Link

5 comments:

Jason Malloy said...

Fruit flies have Mitochondrial DNA but significant heritability of male attractiveness. Also:

"...there is evidence for heritability of male attractiveness in birds (great tit Parus major (Norris 1990), zebra finch Taeniopygia guttata (Houtman 1992), pea fowl Pavo pavo (Petrie 1994), fishes (sticklebacks Gasterosteus aculeatus (Bakker 1993), and insects (field cricket Gryllus bimaculatus (Wedell and Tregenza 1999)."

Also guppies (though it failed to respond to selection).

I find it implausible male attractiveness is not heritable in humans. I'm usually not a fan of anecdotes, but I've known a lot of people and male siblings are similar in attractiveness at a level noticeably above chance. And, Maggie Gyllenhaal aside, families with good-looking sons have good-looking daughters, dad gummit.

Dienekes said...

Something tells me that fruit flies can't give ratings of attractiveness

Crimson Guard said...

Jeff Goldblum as THE FLY? Nah!

I'm reminded of this old article:


Why Doesn't Evolution Get Rid of Ugly People?

http://blog.newsweek.com/blogs/labnotes/archive/2007/06/27/why-doesn-t-evolution-get-rid-of-ugly-people.aspx?

Julian said...

Just a comment. It's not certain that all mtdna is inherited from the mother. From 0 to 5% of mtdna may come from the father's spz according to some geneticists.

Unknown said...

Jason, you can't compare non-mammals like this for this purpose, because they have different means of gender assignment. For instance, in birds, it is the female that has the ZW combo (akin to our XY, but labelled differently so as to not cause confusion), while their males are all the bird equivalent of XX (I think it's ZZ), which directly factors in to how females select for 'pretty' males. Some fish (cichlids) even have *four* genders, two of which may (or may not, depending on sex ratios) cross-genders during their lifetimes, while the other two 'fixed gender' individuals remain the gender into which they were born.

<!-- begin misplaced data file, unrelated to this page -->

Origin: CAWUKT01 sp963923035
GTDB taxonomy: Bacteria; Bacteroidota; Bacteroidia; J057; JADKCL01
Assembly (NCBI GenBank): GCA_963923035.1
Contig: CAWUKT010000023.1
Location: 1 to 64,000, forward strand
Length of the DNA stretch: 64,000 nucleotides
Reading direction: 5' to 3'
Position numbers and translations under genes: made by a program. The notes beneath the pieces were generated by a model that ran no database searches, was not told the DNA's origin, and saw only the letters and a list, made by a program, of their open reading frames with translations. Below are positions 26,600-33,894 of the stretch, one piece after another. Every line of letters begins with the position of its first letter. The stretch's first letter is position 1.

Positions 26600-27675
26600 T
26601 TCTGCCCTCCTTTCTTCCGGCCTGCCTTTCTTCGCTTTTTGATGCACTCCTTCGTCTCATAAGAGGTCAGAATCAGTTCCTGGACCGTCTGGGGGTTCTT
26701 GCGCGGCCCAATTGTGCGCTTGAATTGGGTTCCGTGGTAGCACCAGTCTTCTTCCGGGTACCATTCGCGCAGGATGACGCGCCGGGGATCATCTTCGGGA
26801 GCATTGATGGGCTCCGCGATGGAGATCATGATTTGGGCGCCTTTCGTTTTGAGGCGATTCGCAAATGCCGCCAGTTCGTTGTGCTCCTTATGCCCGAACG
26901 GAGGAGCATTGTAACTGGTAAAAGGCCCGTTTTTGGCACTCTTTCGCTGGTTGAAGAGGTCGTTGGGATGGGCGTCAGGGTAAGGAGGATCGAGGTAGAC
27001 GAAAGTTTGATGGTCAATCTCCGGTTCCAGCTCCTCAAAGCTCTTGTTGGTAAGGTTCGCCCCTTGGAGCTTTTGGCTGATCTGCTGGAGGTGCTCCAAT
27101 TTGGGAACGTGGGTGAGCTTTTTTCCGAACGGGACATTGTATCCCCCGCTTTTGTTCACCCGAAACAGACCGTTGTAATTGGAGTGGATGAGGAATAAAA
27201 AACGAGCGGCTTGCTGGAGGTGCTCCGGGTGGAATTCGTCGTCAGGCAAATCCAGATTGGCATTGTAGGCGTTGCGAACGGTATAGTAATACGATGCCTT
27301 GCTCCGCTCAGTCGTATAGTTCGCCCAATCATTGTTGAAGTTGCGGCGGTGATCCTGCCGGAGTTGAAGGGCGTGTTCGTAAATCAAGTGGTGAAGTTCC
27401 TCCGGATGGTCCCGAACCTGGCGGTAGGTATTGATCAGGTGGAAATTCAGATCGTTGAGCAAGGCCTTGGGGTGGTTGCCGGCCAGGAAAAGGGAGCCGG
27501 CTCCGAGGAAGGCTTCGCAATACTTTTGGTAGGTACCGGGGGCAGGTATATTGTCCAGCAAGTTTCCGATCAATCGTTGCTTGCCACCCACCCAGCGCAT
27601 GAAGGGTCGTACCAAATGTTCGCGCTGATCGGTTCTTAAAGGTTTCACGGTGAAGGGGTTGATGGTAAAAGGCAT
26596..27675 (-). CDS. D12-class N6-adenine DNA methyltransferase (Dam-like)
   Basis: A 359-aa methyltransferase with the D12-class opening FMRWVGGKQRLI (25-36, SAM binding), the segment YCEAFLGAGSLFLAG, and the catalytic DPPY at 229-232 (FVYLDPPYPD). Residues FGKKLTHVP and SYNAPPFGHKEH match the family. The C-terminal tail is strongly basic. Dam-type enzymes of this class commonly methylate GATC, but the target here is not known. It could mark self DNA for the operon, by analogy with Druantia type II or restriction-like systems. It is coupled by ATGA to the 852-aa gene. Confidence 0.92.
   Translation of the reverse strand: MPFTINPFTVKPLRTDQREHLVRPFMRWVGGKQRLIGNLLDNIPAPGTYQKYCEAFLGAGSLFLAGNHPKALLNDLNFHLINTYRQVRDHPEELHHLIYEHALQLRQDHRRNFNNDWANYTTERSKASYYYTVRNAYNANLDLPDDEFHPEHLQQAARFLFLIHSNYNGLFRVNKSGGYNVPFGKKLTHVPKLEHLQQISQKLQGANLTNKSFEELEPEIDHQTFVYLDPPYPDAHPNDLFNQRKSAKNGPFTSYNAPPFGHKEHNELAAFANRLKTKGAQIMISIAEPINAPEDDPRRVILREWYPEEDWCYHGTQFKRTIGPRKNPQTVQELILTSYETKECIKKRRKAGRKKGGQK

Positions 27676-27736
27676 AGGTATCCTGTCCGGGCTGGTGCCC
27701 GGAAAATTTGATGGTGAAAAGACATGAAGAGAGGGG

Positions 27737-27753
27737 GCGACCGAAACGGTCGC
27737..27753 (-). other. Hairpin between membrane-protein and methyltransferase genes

All that said, I agree with you that I have seen male inheritance of attractiveness. But getting to what ethnic looks a woman will pass on is harder, because some bony traits *only* express themselves in response to testosterone (or are enhanced by it). That is why female skulls look more alike to each other than male skulls to each other, across continental and ethnic bounds.

I have also seen two decent-looking folk make an ugly kid, or ugly folk make a gorgeous kid (of either gender). Then there are the mixed-attractiveness couples, such as trolly Woody Allen and pretty Mia Farrow, producing the amazingly pretty Ronan Farrow (uses his mom's surname due to embarrassment over his dad's goings on with Ronan's new step-mother/adoptive sister, Sun Yi). Then again, is a 'pretty' man 'attractive' to a hetero woman of reproductive age? Because as someone else said, masculinity itself can overcome an ugly facade as a factor of attraction. Is a 'pretty' but whispy man more reproductively attractive than an 'ugly' but nicely burly man if they are both the same sort of masculine? And all of this doesn't begin to touch the effects of intelligence and differential sexualities on reproductive fitness. Why, for instance, does it seem that many women are more attracted to a more feminine, less intelligent gay man (aside from lower dander threat level), compared to a traditionally masculine, smart guy? I know of several kind of dumb gay men who were trapped in loveless marriages by connivers. Those women got a couple of kids, without having to deal with constant sexual demands, and had their kids paid for by their husbands' working (some mothers worked too).